Helmut Schmidt: 'I Would Not Sell Democracy To The Chinese' -- Part I

Helmut Schmidt: 'I Would Not Sell Democracy To The Chinese' -- Part I
BERLIN, GERMANY - MARCH 13: Former German Chancellor Helmut Schmidt waits to greet arriving guests at a dinner reception on the occasion of Schmidt's 95th birthday at Schloss Bellevue on March 13, 2014 in Berlin, Germany. Schmidt was chancellor from 1974 to 1982. (Photo by Sean Gallup/Getty Images)
BERLIN, GERMANY - MARCH 13: Former German Chancellor Helmut Schmidt waits to greet arriving guests at a dinner reception on the occasion of Schmidt's 95th birthday at Schloss Bellevue on March 13, 2014 in Berlin, Germany. Schmidt was chancellor from 1974 to 1982. (Photo by Sean Gallup/Getty Images)

Recently, the Chinese scholar Wang Hui sat down for a conversation with Helmut Schmidt, Germany’s elder statesman, in Hamburg.

Until 2007, Wang Hui was editor of the influential journal, Dushu, and is author of the seminal four-volume study, “The Rise of Modern Chinese Thought.” Helmut Schmidt, 95, was chancellor of Germany from 1974-1982 and visited China several times to meet Mao and Deng Xiaoping.

A version of this conversation appeared in Chinese in Guancha.cn

PART I: “I Would Not Sell Democracy to the Chinese”

WANG HUI: I need your wisdom on this issue. The debate over political reform is raging not only among intellectuals, but within the Communist Party itself. Everybody knows that political reform is needed. But how can it be carried out? What will be your suggestion for the political reform in China?

HELMUT SCHMIDT: (Joking) Thank God I am not in the place of Xi Jinping! There are too many problems at the same time. On the one hand I think it is astonishing and encouraging that you are required to change the leadership every 10 years and that you replace the elder leaders by younger ones. Nobody stays in power any more as long as Mao of Deng.

On the other hand as a foreigner, as the European as I am, I really have no in depth knowledge of Xi Jinping, and I don’t know what kind of people he has surrounded himself with.

WANG: What about the political party system?

SCHMIDT: I think that Deng was not clear enough when he said “yes we want a democratic nation, but with Chinese characteristics.” What that meant was unclear. What are the Chinese characteristics? I think you have to find your own way, and you are already an important factor of the world’s economy whether you like it or not.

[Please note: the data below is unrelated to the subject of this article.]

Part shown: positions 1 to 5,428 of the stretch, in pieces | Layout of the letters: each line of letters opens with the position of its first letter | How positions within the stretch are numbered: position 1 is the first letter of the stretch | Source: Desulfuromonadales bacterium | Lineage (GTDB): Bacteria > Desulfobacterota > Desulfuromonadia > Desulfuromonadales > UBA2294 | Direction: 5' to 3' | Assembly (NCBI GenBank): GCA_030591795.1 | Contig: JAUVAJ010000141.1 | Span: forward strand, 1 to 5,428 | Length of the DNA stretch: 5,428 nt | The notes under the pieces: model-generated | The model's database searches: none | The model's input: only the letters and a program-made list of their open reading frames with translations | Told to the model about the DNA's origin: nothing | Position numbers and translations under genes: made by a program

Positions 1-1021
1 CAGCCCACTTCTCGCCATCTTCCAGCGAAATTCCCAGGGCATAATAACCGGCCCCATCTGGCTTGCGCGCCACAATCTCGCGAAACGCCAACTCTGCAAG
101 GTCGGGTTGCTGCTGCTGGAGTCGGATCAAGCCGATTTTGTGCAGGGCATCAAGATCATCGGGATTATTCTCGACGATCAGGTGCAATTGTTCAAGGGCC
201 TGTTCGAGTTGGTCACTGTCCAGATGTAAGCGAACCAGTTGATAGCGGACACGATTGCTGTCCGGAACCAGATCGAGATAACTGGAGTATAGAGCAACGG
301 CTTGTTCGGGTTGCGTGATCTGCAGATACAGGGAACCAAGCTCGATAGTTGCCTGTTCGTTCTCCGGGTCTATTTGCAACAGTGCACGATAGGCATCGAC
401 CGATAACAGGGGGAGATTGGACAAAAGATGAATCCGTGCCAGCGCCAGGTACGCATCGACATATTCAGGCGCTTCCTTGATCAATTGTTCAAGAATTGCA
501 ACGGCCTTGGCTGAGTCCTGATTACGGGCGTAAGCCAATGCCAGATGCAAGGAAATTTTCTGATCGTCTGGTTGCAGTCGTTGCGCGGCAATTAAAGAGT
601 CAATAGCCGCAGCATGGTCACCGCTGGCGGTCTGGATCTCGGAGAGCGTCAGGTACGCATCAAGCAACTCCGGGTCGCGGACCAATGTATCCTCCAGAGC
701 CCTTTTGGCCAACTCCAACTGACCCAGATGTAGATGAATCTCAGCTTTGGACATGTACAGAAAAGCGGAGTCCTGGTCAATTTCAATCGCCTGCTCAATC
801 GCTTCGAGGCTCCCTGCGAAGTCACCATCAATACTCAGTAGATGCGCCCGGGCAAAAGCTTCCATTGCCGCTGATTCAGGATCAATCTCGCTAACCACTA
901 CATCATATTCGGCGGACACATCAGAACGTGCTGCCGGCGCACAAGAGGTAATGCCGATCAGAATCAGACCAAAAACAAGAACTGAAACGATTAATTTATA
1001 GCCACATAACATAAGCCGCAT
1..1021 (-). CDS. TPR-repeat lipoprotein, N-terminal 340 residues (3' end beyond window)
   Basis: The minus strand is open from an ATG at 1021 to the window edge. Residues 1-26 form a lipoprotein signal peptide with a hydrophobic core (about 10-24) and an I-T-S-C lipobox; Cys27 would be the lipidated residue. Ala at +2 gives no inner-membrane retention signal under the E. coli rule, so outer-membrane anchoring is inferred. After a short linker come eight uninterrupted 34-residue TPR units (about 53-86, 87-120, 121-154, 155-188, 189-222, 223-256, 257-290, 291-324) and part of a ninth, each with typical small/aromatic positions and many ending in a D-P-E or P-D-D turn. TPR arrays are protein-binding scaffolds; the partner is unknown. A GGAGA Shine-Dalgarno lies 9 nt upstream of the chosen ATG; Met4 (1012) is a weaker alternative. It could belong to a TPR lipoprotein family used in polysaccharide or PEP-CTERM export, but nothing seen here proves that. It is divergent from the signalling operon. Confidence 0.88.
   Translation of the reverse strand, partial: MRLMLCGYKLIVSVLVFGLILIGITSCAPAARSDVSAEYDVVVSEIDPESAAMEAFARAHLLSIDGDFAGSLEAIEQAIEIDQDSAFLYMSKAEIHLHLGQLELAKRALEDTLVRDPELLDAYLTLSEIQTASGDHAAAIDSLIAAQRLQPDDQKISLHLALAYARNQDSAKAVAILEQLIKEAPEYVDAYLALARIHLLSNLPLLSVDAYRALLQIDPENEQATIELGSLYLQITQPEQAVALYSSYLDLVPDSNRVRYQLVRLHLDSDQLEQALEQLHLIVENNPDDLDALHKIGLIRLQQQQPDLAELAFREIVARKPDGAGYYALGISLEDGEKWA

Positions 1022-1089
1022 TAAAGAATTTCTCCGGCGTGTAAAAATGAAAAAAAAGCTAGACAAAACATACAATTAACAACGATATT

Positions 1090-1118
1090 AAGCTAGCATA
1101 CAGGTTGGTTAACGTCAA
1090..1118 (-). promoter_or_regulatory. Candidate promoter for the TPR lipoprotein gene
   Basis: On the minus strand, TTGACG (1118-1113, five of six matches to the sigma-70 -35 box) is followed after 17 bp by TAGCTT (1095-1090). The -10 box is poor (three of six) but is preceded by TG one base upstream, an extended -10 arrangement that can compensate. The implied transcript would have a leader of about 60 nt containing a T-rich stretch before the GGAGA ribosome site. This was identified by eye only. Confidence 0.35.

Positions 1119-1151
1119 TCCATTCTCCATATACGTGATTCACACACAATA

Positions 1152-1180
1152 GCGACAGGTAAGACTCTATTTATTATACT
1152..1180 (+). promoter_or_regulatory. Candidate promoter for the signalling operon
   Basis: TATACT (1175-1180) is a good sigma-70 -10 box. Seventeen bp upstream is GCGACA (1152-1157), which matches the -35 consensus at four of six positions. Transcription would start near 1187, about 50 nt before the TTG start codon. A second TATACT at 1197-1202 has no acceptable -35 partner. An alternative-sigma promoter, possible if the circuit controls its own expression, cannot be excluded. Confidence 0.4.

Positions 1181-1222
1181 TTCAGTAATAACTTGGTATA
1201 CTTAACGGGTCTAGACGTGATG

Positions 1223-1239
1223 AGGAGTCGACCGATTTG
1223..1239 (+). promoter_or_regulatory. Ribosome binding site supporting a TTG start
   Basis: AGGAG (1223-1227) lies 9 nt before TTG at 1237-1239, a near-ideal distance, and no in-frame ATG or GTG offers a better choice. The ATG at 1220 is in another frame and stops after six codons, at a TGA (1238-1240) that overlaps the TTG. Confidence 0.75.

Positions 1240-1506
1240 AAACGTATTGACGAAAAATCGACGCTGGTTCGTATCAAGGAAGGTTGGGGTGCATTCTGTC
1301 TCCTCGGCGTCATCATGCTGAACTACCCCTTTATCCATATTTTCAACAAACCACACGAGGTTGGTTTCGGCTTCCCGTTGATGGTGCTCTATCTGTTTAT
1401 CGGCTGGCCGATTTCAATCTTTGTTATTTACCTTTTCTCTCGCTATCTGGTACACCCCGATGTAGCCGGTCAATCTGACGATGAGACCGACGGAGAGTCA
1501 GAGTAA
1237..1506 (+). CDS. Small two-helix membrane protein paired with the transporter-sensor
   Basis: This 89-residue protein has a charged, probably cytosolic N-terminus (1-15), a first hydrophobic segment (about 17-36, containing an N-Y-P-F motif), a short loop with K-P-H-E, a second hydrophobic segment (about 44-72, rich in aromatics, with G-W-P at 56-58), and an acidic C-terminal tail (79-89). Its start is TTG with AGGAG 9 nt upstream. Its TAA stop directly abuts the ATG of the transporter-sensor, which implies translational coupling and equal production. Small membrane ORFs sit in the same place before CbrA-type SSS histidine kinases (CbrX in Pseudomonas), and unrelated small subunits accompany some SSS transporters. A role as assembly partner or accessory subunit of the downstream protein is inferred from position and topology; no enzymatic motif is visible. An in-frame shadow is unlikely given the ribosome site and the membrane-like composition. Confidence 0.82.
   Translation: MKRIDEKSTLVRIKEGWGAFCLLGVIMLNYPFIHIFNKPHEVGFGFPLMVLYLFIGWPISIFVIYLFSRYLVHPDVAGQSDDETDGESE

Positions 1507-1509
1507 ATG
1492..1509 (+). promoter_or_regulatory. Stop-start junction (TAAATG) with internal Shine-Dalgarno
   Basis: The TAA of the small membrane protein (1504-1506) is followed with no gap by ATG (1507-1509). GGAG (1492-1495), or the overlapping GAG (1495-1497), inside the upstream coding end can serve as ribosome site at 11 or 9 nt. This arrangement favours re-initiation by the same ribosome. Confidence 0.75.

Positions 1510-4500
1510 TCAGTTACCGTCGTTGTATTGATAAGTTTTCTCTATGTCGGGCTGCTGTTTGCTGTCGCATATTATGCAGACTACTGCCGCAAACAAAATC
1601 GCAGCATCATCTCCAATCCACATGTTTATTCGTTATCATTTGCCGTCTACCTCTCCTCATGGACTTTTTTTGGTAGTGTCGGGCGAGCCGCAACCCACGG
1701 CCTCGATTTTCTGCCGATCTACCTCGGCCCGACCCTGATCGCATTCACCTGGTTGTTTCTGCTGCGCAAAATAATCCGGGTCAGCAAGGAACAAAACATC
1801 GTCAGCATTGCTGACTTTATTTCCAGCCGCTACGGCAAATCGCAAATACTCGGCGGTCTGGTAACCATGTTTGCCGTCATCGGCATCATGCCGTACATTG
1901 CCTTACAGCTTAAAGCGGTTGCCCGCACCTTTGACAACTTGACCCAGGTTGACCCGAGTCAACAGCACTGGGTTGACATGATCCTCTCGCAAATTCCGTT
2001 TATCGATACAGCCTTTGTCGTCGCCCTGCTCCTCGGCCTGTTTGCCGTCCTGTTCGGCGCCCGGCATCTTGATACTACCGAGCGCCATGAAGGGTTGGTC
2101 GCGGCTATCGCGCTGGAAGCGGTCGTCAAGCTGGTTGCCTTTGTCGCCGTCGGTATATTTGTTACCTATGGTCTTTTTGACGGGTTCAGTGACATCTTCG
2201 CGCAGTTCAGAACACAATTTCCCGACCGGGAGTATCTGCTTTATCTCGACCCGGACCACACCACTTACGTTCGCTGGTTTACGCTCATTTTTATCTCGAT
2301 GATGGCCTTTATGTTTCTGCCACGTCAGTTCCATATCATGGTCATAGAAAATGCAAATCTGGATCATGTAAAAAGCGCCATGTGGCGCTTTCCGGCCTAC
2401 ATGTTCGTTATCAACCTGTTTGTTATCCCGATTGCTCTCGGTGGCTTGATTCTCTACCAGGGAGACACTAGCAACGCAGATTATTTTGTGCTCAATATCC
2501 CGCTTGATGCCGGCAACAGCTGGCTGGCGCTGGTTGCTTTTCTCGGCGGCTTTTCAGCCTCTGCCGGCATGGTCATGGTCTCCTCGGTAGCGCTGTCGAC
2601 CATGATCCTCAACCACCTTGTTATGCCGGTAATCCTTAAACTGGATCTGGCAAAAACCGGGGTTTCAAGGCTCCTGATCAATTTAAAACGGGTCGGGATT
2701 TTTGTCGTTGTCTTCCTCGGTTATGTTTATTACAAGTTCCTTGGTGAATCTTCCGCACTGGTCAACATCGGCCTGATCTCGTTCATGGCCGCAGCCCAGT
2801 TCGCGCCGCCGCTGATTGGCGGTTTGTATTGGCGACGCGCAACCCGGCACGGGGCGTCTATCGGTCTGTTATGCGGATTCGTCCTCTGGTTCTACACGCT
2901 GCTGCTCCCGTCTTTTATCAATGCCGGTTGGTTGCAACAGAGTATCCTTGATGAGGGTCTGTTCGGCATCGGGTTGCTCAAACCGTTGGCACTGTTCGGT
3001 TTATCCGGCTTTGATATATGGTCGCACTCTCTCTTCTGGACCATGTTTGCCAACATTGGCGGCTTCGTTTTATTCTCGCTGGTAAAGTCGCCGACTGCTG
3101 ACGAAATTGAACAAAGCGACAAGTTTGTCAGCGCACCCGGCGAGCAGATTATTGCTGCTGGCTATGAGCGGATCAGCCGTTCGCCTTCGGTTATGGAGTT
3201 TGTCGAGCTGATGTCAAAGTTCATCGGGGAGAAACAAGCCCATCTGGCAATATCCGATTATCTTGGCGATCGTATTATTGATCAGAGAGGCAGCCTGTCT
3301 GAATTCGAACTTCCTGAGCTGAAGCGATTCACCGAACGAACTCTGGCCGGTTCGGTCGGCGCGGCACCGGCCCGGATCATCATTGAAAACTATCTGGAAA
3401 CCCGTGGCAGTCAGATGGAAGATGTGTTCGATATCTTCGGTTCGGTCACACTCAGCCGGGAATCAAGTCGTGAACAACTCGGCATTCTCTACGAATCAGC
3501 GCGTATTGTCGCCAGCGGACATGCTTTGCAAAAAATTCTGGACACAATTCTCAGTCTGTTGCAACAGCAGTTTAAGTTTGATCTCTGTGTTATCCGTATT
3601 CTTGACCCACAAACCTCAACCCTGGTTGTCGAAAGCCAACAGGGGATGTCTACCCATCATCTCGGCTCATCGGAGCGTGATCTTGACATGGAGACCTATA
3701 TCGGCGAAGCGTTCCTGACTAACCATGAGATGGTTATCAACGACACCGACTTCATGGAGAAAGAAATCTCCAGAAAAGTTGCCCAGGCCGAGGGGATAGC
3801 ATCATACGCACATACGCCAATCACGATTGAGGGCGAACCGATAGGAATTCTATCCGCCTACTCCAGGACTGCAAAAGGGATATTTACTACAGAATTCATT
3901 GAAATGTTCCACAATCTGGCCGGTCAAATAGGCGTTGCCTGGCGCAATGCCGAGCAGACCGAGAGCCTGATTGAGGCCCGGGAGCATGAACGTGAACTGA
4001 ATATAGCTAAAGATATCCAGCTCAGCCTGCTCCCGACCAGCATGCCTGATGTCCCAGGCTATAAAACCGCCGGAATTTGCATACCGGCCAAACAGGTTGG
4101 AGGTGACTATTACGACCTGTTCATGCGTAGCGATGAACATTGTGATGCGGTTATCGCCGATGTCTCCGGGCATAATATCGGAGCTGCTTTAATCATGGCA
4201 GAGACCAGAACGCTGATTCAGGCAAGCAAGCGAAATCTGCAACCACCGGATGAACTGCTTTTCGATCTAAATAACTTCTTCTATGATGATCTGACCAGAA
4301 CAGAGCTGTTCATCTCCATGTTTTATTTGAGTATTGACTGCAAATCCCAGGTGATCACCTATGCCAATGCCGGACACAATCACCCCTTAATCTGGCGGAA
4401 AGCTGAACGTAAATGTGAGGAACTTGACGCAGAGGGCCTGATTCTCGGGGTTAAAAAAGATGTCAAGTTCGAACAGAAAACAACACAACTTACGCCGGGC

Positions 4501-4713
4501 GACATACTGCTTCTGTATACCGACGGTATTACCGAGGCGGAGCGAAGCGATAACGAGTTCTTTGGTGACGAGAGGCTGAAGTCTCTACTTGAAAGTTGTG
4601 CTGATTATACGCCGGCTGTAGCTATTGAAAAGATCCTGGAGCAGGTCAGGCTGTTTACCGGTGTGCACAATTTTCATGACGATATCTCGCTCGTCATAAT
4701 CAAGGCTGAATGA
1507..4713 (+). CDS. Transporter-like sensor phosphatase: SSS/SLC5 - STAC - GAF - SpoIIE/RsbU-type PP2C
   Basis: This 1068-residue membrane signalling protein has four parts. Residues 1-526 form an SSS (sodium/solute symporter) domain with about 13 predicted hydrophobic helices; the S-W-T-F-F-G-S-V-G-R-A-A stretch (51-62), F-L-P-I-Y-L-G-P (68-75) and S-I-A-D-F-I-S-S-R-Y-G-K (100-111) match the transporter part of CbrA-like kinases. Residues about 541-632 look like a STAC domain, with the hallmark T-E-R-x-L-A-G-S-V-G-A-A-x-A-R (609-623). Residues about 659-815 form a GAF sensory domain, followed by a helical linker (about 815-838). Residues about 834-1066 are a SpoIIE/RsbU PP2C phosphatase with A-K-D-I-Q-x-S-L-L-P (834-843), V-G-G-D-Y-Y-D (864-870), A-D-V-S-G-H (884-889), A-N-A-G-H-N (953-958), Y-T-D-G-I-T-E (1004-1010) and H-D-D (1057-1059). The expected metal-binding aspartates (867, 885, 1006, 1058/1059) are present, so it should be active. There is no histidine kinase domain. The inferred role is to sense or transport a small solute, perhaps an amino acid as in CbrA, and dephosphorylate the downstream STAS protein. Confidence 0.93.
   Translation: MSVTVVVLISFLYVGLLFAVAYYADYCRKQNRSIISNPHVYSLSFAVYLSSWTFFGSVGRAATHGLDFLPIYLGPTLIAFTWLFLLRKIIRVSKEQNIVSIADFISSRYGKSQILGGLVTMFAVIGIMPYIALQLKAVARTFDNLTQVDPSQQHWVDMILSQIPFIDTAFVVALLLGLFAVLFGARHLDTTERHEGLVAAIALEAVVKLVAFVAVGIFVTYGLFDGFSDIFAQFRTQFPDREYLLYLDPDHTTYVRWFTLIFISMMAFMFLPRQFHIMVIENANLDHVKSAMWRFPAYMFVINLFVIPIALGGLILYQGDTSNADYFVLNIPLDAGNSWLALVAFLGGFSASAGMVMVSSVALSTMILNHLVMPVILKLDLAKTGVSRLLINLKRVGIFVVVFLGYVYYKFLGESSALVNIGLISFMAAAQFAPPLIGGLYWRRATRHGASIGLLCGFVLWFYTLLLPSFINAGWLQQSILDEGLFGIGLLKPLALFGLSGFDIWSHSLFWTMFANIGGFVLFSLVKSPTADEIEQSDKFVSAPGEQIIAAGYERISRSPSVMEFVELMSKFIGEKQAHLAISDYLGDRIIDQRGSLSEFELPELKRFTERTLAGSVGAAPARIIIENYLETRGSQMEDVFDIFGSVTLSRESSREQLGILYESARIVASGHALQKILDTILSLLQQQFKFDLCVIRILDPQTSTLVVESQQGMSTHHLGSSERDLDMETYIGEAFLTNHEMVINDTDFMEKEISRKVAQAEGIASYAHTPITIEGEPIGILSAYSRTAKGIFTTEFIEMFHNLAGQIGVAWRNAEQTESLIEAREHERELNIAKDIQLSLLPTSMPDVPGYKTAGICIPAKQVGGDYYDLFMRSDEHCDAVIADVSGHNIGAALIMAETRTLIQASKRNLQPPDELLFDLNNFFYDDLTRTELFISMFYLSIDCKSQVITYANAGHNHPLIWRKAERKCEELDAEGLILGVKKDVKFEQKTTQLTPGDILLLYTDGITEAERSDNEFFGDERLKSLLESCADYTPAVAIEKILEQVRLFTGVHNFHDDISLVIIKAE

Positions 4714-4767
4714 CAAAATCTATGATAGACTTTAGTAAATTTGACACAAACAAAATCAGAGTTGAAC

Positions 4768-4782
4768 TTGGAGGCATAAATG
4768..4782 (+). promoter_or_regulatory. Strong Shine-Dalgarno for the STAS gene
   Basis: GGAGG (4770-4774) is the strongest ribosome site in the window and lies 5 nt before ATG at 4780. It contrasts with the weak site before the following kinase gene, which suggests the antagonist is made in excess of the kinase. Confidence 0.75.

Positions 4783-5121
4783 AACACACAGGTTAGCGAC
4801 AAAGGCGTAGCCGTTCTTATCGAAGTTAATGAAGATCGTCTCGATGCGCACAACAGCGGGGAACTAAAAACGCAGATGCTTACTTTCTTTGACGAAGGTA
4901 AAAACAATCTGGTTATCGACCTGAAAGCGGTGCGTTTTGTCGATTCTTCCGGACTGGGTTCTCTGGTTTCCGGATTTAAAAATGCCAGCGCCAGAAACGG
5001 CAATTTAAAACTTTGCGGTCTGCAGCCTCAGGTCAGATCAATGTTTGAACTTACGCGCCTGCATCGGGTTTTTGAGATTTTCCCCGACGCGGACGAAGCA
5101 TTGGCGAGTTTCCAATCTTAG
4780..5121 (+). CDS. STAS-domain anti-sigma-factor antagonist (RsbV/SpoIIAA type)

It is a fact and you cannot stop your reform and opening up which relies for now by growing through exporting. If you try, you will create tens of millions of unemployed people. What you are doing wrong to the world’s economy with your trade surplus is only a little less wrong than the Germans. We have a greater surplus in our balance of trade than you. It’s ridiculous.

WANG: You said that it is very difficult for Xi Jinping because he is in a very complicated situation with so much that needs to be done at the same time. Some people in China have different views about political reform.

Some want to copy the Western multi-party system. Others argue that China needs democracy at the local level and some mechanism on the top level, but not necessarily elections at the national level. What is your suggestion in this respect?

SCHMIDT: Democracy is not the end point of mankind. There may be developments in many different directions in the coming centuries. Democracy has only existed for about 200 years. It started out with the American Declaration of Independence. The Americans got their ideas from the Europeans, in the main from the French, the Dutch and the British.

But democracy has a number of serious failures. For instance, you have to be elected every four years and you have to be re-elected after the next four years. So you try to tell the people what they would like to hear. The multi-party system is not the crown of progress, but it is the best we have right now. I would fight for maintaining it, but I would not sell it to the Chinese.

The British have sold it to the Indians and to the Pakistanis and the Dutch tried to sell it to the Indonesians. Democracy is not really working in India. I would not tell the Egyptians to introduce democracy; nor would I pitch it to the other Muslim countries like Malaysia, Iran and Pakistan. It is a Western invention. It was not invented by Confucius. It was invented by Montesquieu and by other Frenchmen. It was invented by John Locke and by the Dutch people.